# Pre-planning questions

Discussion in 'N / Z Scale Model Trains' started by OwenCPR, Jan 14, 2006.

1. ### OwenCPRMember

Ok.....so I have moved into a new house of which I have been "allocated" about 405 square feet of space in the basement for the new layout (less stairs, furnace and hot-water tank).

I model 1972 for CPR between Crowsnest Pass and Grand Forks (Alberta to British Columbia) and intend on continuing passenger service through the layout even though the prototype got rid of them about ten years earlier (so there will be heavyweight and streamlined passenger cars as well as a mix of every freight car known except modern centrebeams, autoracks etc!).

Am planning on a triple deck layout to give me the mainline run that I want (the multideck layout format is something I am not particularly adverse to).

I want to run thirty car trains and under so this works out to about nine feet for thirty 40' box cars exclusive of motive power and caboose (to set the length of yards and sidings excluding yard leads etc).

Am interested in comments from the members on the following:

1. Minimum curve radius;

2. Deck height levels;

3. Deck separation;

4. Anything else!!!

Thanks in advance!
2. ### tonphil1960Member

Owen,
I too am getting back into MRR after a long absence. I understand the minimum radius you should go with is 10-12 ", you would need so a total 180 degree turn would require 20-22 " you can go smaller with flex track but to keep it realistic I would not go smaller. You want to run passenger cars which are long to begin with.
I am going with 48" high for my benchwork so bending down is not needed and the layout is nice and high for viewing.

This is my opinion, TONY
3. ### TriplexActive Member

You've got a lot of space for N, so you can take 16" at least for the minimum radius.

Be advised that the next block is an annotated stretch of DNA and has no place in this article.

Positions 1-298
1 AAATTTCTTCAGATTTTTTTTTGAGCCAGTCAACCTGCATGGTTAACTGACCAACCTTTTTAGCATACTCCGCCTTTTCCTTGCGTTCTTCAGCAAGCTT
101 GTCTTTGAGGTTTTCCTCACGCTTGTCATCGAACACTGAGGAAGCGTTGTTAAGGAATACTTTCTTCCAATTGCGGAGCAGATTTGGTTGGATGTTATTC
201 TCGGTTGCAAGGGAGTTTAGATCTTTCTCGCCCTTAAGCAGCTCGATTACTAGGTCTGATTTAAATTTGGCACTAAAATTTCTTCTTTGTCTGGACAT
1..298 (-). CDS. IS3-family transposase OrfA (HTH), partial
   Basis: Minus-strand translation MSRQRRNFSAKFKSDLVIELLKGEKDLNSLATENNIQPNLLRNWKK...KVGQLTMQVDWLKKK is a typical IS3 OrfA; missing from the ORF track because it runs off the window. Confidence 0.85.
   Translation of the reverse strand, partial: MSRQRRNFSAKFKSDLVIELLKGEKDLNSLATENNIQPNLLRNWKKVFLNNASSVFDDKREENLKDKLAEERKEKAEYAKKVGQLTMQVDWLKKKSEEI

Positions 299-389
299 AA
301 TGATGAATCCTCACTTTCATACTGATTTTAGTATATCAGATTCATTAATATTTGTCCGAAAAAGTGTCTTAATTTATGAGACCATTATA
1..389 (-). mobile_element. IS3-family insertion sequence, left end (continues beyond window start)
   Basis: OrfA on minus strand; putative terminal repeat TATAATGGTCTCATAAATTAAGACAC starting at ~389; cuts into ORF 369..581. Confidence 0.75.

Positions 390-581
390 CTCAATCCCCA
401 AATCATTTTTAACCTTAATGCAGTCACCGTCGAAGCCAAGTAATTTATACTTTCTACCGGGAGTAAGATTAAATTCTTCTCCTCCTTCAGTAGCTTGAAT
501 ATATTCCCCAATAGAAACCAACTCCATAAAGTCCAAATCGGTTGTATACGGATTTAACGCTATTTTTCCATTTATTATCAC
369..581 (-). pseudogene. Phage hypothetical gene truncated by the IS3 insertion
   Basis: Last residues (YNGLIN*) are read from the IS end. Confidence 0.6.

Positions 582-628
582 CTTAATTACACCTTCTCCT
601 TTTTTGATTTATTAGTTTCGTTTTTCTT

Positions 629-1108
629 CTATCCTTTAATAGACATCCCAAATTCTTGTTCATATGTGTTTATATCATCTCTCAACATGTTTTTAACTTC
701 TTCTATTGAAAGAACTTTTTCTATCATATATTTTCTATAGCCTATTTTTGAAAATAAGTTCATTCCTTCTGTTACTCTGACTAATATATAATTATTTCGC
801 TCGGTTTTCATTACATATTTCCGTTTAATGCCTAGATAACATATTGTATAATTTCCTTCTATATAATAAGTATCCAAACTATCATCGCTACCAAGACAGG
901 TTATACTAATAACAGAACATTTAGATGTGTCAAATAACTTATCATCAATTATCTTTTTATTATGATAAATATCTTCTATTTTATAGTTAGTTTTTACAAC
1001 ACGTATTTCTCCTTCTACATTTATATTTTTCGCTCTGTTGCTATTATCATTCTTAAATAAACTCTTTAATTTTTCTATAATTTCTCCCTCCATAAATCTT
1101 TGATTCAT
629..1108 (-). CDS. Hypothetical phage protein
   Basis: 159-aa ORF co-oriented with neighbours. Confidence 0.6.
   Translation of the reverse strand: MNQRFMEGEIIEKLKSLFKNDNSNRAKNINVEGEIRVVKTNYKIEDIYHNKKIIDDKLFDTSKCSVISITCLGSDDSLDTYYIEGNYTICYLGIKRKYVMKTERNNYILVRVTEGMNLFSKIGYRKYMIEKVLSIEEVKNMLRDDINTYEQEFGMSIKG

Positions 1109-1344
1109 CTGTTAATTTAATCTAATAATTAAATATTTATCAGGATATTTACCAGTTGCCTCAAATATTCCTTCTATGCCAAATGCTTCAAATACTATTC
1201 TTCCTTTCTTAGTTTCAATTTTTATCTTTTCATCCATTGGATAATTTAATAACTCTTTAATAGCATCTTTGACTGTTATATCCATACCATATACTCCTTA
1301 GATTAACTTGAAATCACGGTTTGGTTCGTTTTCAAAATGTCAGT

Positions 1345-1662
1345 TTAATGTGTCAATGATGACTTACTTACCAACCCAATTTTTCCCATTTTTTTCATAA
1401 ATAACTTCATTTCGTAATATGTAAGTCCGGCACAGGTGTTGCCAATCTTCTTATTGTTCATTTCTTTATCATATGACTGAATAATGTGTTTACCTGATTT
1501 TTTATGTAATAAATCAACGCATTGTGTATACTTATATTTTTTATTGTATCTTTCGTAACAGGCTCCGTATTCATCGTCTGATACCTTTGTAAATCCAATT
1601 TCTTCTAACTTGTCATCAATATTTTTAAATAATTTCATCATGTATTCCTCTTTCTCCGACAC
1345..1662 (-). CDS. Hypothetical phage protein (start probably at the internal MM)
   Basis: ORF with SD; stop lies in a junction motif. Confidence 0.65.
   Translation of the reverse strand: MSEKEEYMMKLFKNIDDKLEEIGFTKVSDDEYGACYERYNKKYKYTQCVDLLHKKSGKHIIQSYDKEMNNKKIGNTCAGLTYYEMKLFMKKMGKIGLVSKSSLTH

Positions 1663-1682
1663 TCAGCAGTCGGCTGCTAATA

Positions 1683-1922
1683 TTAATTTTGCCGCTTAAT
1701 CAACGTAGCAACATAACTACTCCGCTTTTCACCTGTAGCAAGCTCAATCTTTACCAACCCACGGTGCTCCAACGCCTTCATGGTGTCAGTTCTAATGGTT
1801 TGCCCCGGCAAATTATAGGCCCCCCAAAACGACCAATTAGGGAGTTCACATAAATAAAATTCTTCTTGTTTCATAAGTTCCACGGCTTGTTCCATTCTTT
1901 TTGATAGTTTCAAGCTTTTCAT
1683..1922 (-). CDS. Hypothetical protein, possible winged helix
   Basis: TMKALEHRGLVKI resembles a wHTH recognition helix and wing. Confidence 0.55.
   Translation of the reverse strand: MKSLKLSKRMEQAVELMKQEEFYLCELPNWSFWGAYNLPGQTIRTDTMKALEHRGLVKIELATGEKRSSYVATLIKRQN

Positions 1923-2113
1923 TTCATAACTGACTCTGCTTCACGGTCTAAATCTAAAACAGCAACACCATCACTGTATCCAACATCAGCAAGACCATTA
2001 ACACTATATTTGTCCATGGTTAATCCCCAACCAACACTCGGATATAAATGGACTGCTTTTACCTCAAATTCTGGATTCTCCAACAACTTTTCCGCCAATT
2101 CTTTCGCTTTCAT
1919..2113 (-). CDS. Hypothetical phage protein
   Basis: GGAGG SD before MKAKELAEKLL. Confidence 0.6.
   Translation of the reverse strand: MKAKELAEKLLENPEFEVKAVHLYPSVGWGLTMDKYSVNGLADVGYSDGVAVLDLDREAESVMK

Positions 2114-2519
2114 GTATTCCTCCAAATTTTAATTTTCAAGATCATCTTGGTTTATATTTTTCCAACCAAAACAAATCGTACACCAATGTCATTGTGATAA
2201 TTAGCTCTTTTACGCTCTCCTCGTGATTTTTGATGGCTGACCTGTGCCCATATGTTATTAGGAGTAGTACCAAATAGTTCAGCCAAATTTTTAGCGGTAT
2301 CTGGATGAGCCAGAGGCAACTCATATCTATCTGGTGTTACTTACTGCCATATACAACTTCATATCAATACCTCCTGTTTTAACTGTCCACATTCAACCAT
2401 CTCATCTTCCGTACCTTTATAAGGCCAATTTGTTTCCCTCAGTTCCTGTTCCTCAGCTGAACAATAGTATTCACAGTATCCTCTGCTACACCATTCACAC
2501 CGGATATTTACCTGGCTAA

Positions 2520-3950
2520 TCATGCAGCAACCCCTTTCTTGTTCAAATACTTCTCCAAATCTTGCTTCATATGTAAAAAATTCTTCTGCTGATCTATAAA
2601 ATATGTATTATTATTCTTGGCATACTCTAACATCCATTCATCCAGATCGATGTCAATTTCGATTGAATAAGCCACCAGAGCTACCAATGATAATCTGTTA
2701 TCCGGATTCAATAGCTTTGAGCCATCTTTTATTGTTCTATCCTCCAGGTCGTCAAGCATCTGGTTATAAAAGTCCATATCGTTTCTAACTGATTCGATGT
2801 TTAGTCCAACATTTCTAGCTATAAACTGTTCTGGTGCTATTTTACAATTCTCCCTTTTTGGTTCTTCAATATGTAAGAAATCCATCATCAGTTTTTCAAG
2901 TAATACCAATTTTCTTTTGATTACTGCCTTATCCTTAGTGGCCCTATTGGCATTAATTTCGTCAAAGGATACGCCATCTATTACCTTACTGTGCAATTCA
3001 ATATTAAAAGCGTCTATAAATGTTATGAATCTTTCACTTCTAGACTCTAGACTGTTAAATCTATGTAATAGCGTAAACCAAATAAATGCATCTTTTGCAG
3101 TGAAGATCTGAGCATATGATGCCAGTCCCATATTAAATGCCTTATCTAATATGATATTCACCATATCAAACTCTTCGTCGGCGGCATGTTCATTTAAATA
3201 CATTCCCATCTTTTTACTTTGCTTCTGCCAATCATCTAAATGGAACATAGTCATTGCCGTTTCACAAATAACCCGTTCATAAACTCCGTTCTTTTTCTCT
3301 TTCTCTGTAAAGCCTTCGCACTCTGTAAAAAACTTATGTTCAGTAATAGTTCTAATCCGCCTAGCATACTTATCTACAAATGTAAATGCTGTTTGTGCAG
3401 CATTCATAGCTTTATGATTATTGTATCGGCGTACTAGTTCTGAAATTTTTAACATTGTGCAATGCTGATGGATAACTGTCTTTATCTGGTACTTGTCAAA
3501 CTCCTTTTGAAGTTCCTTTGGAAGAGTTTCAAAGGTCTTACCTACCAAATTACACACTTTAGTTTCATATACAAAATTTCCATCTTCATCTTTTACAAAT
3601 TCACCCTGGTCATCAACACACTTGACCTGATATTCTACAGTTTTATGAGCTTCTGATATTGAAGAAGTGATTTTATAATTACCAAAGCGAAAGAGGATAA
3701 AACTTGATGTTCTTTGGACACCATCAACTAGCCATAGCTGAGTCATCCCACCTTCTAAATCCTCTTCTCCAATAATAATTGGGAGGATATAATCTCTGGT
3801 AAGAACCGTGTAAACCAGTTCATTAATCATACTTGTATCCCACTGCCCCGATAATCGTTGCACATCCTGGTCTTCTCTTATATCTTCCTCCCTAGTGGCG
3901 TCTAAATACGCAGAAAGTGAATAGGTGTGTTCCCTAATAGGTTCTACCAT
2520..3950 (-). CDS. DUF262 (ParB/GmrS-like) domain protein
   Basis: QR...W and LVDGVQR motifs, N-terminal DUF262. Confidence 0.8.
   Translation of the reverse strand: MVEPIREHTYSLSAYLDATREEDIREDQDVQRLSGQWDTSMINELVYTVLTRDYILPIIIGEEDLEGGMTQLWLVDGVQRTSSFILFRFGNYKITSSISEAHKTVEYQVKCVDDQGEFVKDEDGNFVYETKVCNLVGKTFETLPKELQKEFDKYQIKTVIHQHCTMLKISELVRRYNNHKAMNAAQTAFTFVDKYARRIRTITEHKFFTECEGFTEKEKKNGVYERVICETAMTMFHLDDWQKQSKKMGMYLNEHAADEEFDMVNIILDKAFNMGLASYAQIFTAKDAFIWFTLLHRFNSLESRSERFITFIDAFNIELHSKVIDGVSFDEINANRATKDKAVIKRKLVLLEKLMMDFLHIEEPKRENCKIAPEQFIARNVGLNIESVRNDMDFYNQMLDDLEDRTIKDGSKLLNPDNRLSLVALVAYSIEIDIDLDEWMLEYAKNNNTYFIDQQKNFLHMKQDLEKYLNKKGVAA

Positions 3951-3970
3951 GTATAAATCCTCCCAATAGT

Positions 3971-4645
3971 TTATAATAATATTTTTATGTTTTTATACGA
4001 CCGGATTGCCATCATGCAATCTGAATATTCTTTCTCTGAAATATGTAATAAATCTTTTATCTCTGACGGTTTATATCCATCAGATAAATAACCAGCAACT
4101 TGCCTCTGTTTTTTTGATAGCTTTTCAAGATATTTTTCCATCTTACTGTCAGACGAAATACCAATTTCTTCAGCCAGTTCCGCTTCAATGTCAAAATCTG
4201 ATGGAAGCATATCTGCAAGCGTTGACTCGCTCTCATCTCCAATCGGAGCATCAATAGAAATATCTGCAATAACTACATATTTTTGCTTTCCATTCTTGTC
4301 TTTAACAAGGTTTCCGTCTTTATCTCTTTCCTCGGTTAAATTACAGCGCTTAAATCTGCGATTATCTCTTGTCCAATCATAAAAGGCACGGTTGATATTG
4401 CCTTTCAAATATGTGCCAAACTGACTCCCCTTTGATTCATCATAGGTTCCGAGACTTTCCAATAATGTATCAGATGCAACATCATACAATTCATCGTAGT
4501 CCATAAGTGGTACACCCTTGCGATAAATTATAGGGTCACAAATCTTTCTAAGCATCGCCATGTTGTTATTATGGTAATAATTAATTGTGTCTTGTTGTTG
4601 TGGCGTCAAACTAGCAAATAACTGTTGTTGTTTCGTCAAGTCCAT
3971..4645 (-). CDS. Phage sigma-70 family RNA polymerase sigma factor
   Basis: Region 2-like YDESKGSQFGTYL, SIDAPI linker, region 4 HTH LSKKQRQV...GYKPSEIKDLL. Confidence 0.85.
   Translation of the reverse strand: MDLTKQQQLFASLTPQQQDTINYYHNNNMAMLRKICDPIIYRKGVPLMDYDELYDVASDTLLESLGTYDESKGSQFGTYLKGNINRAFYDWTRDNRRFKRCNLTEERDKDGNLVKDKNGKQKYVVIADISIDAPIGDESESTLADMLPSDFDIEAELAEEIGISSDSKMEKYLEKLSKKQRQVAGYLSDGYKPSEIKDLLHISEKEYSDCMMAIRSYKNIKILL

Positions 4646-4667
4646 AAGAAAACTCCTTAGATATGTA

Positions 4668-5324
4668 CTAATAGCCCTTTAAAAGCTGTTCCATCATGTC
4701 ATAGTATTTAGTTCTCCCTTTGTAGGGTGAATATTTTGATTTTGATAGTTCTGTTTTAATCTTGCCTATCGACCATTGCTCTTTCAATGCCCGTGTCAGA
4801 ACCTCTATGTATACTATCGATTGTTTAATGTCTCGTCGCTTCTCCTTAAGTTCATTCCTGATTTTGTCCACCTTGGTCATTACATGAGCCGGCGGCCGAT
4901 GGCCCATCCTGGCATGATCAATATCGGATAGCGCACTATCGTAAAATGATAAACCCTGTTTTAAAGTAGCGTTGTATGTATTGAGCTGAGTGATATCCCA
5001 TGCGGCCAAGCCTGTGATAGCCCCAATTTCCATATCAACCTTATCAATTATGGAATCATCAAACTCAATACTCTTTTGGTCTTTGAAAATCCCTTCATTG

Three decks are always hard. With two, you may be able to find heights which make them easily viewable. With three, you have a problem. They can't be very far apart vertically. Therefore, the top two can't be much more than 12" wide, so you can still see the bottom deck.
4. ### coasterMember

Owen --

A good rule of thumb -- particularly when you're running passenger equipment -- is to go with as wide a minimum curve radius as possible. Even with equipment that's advertised as being able to handle smaller radii, performance (and appearance!) is a whole lot better with broader curves. Everything just looks more . . . well, right, frankly. As to whether three decks are that much harder than two, you might want to take a look at this month's (February) Model Railroader and check out what Bruce Chubb's gone and done in his rebuild of the HO scale Sunset Valley. (Honestly, I'm not sure just how many levels he's built there!)

-- Paul
5. ### OwenCPRMember

Thanks guys....forgot to mention a couple of things......I do operating sessions with three others (including SD90 with his Laggan sub) here in Calgary....all are multidecks (two are doubles and one is a triple deck)so am not daunted re the size and maintenance. I want min #6 switches and plan reverse loop staging at the end of each level (one on the bottom and one on the top). There will be at least three yards of any significance - Crowsnest Pass, Cranbrook and Nelson. One of the main reasons for modelling this region and ere is that it has everything.....unit coal....aluminium smelters, Paper mills, mixed freights....connections with BN and UP and with a little licence....passenger ops.

Thanks for the tips re min curves....I think 18" will probably suffice.....will have to experiment with the layout depths and heights with a mock up before I get started.